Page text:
DN for Dominus Noster

Discussion in 'Ancient Coins' started by Valentinian, May 11, 2021.

  1. Valentinian

    Valentinian Supporter! Supporter

    Late Roman AE coins of the mid fourth century and later commonly have obverse legend which begins with the title "DN" for "Dominus Noster" ("Our Lord"). I wrote an educational web page which discusses the initial issues which use that title for the emperor.


    Minted by Constantine for Maximian during his second reign, but before Constantine recognized Maximian as an active Augustus.
    27-26 mm. 7.98 grams.
    This is the first AE type to use "DN" after the retirement issues of Diocletian and Maximian.
    DN MAXIMIANO PF S AVG [DN and S for "Senior" circled in purple]
    Domino Nostro ... Pio Felici Seniori AVGgusto
    "For our lord Maximian, religious/pious and lucky/fortunate senior Augustus"

    Struck c. 307 at Lugdunum (Lyons) by Constantine for Maximian (in time interval (3) below).
    GENIO POPVLI ROMANI, Genius standing.
    altar to left, N in field right, PLC in exergue.

    RIC VI Lugdunum 206 "c. Spring 307". This issue includes coins of Constantine and Maximinus II as Caesars and Galerius as Augustus.

    The title "DN" was initiated in 305 and became the usual title in 348. In between some coins have it and many don't. Can you show us a coin from before the FEL TEMP REPARTIO reform of 348 with the title "DN"?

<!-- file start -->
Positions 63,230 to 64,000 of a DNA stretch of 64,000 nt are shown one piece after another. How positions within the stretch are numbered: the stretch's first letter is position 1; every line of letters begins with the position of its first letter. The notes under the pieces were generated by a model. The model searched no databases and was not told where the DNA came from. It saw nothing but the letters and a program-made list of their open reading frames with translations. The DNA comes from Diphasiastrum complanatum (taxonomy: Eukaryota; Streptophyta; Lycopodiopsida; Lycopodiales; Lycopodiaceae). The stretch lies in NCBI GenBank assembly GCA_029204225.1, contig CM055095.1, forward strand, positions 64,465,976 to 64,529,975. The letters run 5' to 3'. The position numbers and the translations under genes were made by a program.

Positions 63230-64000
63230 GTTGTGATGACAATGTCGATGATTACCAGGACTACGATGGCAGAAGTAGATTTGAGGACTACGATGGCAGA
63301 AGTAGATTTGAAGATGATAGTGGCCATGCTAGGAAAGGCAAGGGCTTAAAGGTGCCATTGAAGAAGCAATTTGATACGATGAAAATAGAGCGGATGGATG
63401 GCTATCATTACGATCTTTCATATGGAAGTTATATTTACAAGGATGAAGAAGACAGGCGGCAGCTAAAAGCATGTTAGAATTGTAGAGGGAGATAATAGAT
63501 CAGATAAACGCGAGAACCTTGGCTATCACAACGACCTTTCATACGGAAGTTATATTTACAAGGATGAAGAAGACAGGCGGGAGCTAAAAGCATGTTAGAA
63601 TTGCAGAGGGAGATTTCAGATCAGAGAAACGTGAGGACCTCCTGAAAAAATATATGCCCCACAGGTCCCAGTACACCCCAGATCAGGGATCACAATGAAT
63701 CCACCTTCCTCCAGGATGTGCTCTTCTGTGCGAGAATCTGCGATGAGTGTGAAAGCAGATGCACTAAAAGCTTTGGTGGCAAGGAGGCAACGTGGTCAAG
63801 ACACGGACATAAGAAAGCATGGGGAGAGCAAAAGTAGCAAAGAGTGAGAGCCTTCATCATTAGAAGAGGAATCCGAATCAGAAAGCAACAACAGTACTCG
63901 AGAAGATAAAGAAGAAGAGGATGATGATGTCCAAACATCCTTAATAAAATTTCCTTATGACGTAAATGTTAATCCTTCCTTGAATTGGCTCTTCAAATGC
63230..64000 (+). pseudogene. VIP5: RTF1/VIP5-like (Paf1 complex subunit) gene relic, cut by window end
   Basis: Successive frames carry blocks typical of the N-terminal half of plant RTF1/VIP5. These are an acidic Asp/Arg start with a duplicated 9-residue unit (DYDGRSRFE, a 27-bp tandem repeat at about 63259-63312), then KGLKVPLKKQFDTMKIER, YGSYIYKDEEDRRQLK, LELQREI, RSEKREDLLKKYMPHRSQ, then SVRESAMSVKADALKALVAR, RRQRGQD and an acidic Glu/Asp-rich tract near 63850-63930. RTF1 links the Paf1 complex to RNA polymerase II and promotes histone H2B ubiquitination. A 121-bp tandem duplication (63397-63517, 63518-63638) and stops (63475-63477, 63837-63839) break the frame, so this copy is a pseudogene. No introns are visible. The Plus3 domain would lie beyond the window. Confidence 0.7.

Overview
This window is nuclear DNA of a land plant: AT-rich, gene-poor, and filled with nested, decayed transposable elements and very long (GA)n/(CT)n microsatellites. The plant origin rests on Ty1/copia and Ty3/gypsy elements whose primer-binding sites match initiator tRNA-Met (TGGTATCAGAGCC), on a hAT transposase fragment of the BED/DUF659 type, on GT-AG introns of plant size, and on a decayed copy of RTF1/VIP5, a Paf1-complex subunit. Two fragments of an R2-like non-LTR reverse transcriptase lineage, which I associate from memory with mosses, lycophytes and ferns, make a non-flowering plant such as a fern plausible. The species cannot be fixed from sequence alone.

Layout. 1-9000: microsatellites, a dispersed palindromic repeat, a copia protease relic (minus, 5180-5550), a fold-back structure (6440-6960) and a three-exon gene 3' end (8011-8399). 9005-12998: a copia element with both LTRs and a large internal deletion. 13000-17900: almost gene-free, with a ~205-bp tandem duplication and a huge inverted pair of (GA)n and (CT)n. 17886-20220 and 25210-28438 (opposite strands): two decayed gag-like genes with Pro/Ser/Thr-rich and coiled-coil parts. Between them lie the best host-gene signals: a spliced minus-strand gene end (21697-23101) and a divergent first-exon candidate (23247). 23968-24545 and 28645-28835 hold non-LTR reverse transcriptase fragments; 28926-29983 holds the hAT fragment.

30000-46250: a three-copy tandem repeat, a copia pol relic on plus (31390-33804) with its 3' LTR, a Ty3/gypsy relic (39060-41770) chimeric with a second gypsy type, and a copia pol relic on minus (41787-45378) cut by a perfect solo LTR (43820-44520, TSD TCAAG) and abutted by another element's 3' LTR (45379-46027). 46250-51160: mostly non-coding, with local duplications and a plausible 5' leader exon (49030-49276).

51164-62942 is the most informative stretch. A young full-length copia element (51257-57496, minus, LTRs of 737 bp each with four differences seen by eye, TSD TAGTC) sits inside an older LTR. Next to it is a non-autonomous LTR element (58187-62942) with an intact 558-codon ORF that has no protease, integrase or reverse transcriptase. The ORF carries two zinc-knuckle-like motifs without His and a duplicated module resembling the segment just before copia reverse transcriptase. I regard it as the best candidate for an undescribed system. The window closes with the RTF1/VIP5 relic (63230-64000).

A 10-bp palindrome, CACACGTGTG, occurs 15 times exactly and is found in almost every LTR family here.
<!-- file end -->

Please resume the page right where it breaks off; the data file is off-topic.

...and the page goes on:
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  3. John Conduitt

    John Conduitt Well-Known Member

    Very interesting. I have one of Diocletian's retirement issue:

    Diocletian AE1, 305-307
    London. Bronze, 27mm, 10.51g. D N DIOCLETIANO FELICISSIMO SEN AVG (Dominus Noster Diocletiano Felicissimo Senioris Augusti). PROVIDENTIA DEORVM QVIES AVGG (RIC 77a).

    Also plenty of silver siliquas, well after the reform:

    Honorius Siliqua, 407-408
    Rome. Silver, 1.06g. D N HONORIVS P F AVG (Dominus Noster Honorius Pius Felix Augustus). VIRTVS ROMANORVM (Strength of the Romans) (RIC X 1267).
    Found Cambridgeshire, UK
    Last edited: May 11, 2021
  4. gsimonel

    gsimonel Supporter! Supporter

    Am I understanding your question correctly? Coins with DN in the legend are quite common by around A.D. 320.
    Licinius II
    Caesar, A.D. 313-324
    Bronze Nummus
    Antioch mint, A.D. 317-320
    Rev: IOVI CONS-ERVATORI CAESS - Jupiter, standing, facing left, chlamys hanging from shoulder, leaning on scpeter and holding Vicotry on globe; captive at feet
    SMANT in exergue; A in right field
    RIC 24
    20x18mm, 3.0g.

    Caesar, A.D. 317-326
    (Bronze) AE3
    Cyzicus mint, A.D. 317-320
    Rev: IOVI CONSER-VATORI CAESS - Jupiter, nude, standing, facing left, holding Victory on globe in right hand and leaning on scepter with left
    SMK in exergue; [wreath] in left field, Z in right.
    RIC 10
    19mm, 3.6g.

    Two examples of Constantine I ("the Great")
    A.D. 307-337
    Ticinum mint, A.D. 320
    RIC 131
    Rev: D N CONSTANTINI MAX AVG - Wreath enclosing VOT/XX
    TT in exergue; ✳ in center
    19 mm, 2.5 g.

    Ticinum mint, A.D. 326
    RIC 198
    Rev: D N CONSTANTINI MAX AVG - Campgate with two turrets; star above
    Q[crescent]T in exergue
    20 mm, 3.4 g.

    Are these what you were asking for?
  5. ancient coin hunter